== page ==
Patronage

I had a curious and somewhat short-winded conversation just now over lunch with a professor of mine at Stanford who is a prominent patron of the arts and teaches a class on the management of non-profit organizations at the Stanford Graduate School of Business.

We were discussing patronage of the arts — that is, patronage in the old-fashioned sense of the word. Y’know, the rich and powerful individuals in days of yore like the Medicis, the Duke of York and the heads of the Catholic Church who would back artists like Shakespeare and Michelangelo as a means of showing off their wealth and political acumen.

These days, the work of sponsoring the arts has fallen largely to charitable foundations, and it strikes me that there’s less of a direct link between patron and artist than there used to be, with foundation middlemen performing detailed processes in order to ascertain how to spend a collection of rich individuals’ money or the money of an specific family or individual.

The professor pointed out an obvious point: That the nonexistence of the old style of patronage in this country is due for the most part to the fact that givers can only get tax breaks by sponsoring non-profit organizations rather than individual artists.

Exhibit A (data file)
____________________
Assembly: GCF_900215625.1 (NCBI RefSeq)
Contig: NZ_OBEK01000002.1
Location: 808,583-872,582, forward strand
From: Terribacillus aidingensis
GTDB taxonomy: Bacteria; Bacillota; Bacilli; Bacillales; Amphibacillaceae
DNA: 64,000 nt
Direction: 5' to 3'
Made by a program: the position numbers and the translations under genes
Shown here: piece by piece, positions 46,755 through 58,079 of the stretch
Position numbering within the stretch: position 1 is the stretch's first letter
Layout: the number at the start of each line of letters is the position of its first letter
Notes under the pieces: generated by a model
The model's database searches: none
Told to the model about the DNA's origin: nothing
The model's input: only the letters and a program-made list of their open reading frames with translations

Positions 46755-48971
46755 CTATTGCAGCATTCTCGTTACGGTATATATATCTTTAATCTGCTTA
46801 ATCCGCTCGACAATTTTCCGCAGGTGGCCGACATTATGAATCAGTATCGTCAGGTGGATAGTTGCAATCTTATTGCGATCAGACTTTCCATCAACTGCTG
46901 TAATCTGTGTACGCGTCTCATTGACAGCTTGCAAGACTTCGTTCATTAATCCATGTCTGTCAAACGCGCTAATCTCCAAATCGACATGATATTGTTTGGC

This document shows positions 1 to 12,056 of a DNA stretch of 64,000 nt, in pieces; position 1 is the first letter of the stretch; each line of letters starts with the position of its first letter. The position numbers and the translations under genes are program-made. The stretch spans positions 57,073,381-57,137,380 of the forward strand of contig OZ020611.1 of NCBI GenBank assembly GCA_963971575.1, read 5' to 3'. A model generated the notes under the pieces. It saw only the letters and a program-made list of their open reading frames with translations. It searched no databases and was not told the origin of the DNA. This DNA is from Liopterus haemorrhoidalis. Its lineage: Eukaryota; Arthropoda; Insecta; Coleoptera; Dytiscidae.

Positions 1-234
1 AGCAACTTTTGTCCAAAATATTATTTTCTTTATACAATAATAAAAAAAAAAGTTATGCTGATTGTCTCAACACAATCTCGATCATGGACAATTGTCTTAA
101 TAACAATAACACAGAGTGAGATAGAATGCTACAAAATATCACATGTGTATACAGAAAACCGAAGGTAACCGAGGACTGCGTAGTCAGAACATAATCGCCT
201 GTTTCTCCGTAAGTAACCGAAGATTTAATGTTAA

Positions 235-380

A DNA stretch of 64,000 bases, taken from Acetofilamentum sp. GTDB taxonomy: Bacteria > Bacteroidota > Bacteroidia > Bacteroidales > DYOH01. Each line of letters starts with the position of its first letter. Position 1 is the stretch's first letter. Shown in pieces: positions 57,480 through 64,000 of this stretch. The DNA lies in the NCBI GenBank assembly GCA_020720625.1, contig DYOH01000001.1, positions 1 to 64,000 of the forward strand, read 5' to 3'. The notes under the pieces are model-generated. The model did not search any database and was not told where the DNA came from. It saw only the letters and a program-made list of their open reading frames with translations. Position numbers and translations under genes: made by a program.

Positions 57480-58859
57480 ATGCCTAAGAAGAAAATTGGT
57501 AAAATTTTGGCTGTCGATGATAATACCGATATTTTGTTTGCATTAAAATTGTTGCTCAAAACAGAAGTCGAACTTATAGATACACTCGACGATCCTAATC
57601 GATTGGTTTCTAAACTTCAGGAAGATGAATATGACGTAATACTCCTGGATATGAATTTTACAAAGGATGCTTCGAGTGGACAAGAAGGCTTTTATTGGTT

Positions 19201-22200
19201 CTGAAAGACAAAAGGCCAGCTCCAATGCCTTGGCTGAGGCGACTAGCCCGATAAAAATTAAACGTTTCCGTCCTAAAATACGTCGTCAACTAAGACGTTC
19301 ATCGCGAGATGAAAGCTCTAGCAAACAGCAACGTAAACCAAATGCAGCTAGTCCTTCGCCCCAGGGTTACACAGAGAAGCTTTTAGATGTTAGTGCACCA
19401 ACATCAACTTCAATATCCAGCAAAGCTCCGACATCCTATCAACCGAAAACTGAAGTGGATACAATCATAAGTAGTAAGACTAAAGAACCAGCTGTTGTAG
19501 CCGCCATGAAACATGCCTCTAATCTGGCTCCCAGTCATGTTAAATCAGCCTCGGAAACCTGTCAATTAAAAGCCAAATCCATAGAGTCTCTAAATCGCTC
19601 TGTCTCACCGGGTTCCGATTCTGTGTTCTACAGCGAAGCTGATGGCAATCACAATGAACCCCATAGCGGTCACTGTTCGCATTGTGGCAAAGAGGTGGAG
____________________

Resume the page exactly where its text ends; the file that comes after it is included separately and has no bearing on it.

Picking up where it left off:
I’m not advocating for the old system, where not paying proper homage to a patron could get an artist cut off, jailed or worse. But for some strange reason, I do feel a vague nostalgia for the old way. All those odes written in honor of haughty Queens; and all the frescoed saints with more than a passing resemblance to the people who carried the purse strings.

The contract between artist and patron was much more explicit in Renaissance times. These days, the relationship seems quite faceless and corporate. Which in many ways, I suppose, is a good thing. Thank goodness that poets don’t feel the need to write odes about the program officers at the Hewlett Foundation.

Finally: Does anyone out there know of any good books on the history of arts patronage? I’d love to read something excellent on the subject.

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